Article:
Shortly after I began my educational degree pursuit, while employed at APCO, I was talked into getting into the sales department as a Contract Administrator (CA). That was a “no-win” job and over the 6 or 7 years I spent doing that I don’t have many enjoyable memories, although I do recall specifically, some tough, smart engineers from the companies I dealt with. As a CA you are faced with being the liaison between the Customer and the company on contracts. In the proposal stages of a contract, you assist the Sales department by helping to “negotiate” the contract with the customer. Terms and Conditions were a nightmare. These are the “terms” that the customer must agree to, and, you must fulfill, on your side of the contract. They are always contentious and long-drawn-out battles involving the customers legal team, and engineers etc. The larger the contract the more contentious the “fight”. The sales price is seldom a problem but which “services,” before, during, and after the contract, are. When you buy a commercial product, you typically agree to the seller’s “terms” and sign a waiver declaring that you do. In a multi, million-dollar, equipment contract those terms are always negotiated. After the contract is “let” and production begins, the nightmares (for the Administrator) often become even worse. The last major contract that I worked on before being “laid off” by APCO, was with Shell Oil Co. for a Fume Incinerator System. Schedules and delivery dates had been “hammered out” and we started having problems from the “get go.” We were having a hard time reaching our project milestones and date deadlines. From the beginning (not “the big inning”) I was in the middle, having been forced continually, into lying and misleading the customer as to our progress on the project.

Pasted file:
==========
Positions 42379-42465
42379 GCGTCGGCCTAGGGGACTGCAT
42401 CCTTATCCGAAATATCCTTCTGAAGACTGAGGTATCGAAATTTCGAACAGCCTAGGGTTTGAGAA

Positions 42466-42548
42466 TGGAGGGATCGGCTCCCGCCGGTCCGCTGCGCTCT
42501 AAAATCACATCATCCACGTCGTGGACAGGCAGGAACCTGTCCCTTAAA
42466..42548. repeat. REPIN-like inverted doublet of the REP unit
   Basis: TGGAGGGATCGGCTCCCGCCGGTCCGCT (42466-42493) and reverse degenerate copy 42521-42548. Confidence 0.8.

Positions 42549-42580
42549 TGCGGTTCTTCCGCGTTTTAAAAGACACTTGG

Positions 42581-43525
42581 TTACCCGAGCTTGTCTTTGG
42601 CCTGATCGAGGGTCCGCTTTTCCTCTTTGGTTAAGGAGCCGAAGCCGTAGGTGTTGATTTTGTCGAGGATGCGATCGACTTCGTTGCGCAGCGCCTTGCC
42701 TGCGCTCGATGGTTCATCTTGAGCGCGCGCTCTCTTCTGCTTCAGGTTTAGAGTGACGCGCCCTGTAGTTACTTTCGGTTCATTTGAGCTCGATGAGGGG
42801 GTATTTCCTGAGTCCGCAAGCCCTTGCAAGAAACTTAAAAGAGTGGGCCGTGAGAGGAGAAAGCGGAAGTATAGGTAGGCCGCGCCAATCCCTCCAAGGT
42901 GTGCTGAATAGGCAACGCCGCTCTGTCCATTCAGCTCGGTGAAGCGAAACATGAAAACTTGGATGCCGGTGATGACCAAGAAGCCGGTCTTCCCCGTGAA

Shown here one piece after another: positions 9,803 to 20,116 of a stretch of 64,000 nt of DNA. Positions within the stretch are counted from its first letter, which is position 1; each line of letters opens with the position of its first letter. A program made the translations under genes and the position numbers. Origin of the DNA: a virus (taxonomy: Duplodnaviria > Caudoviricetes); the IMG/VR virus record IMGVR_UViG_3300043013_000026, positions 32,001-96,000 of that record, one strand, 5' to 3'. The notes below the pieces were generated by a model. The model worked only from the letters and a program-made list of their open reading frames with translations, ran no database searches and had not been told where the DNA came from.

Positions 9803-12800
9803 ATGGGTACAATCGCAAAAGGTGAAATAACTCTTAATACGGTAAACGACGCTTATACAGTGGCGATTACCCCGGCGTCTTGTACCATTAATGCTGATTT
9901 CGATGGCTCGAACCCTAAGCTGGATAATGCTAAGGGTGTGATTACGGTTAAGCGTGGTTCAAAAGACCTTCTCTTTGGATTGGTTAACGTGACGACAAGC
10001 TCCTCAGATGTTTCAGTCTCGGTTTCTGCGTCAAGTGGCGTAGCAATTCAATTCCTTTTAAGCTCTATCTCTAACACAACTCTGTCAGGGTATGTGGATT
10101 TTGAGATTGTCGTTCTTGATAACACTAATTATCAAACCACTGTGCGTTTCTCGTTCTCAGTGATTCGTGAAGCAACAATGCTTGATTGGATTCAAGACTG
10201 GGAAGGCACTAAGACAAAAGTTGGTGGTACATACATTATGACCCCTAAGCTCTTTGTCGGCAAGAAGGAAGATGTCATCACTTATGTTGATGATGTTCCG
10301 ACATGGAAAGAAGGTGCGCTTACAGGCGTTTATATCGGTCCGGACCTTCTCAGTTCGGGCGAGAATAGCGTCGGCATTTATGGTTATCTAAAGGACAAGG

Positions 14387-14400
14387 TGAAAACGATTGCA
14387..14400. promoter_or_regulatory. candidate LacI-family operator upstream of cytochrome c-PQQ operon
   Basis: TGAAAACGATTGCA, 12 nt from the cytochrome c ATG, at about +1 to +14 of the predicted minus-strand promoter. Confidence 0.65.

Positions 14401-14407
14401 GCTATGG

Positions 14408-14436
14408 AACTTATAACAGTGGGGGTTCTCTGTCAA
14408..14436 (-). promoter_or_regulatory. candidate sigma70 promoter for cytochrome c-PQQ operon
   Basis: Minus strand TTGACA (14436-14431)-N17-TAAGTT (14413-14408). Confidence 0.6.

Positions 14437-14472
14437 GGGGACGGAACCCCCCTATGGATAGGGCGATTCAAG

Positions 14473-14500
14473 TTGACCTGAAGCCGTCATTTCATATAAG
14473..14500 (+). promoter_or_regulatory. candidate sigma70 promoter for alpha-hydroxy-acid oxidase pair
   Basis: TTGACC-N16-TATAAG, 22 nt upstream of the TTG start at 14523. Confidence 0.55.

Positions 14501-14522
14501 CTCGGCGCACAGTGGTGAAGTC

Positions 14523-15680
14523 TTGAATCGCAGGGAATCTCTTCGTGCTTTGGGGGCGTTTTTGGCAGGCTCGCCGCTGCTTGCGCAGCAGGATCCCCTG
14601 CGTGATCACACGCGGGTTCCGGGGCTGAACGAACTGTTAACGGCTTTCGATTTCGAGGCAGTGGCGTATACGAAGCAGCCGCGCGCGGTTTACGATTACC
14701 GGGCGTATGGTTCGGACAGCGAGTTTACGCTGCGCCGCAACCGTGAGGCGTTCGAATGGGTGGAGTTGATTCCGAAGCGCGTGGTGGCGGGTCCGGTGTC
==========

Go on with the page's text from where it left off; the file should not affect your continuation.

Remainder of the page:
It was during the attempted fulfillment of this contract that I was “let go”. The excuse was that there weren’t enough contracts to justify my position. The department secretary had been terminated along with another “Administrator.” That was no big deal to me as I had at that time been doing my own secretarial work anyway due to a personnel conflict and situation within the department. Another, of the two other administrators had been let go as well. It was preposterous to present that we had too many administrators for the number of contracts to be “administered”. I won’t go into the details of who was transferred into the department to take over my job, but in my heart, or at least mind, I’m pretty sure I was sacrificed as a scape goat regarding the fulfillment of that Shell Oil contract. Actually, I’m not sure whether they ever did complete that contract 😊.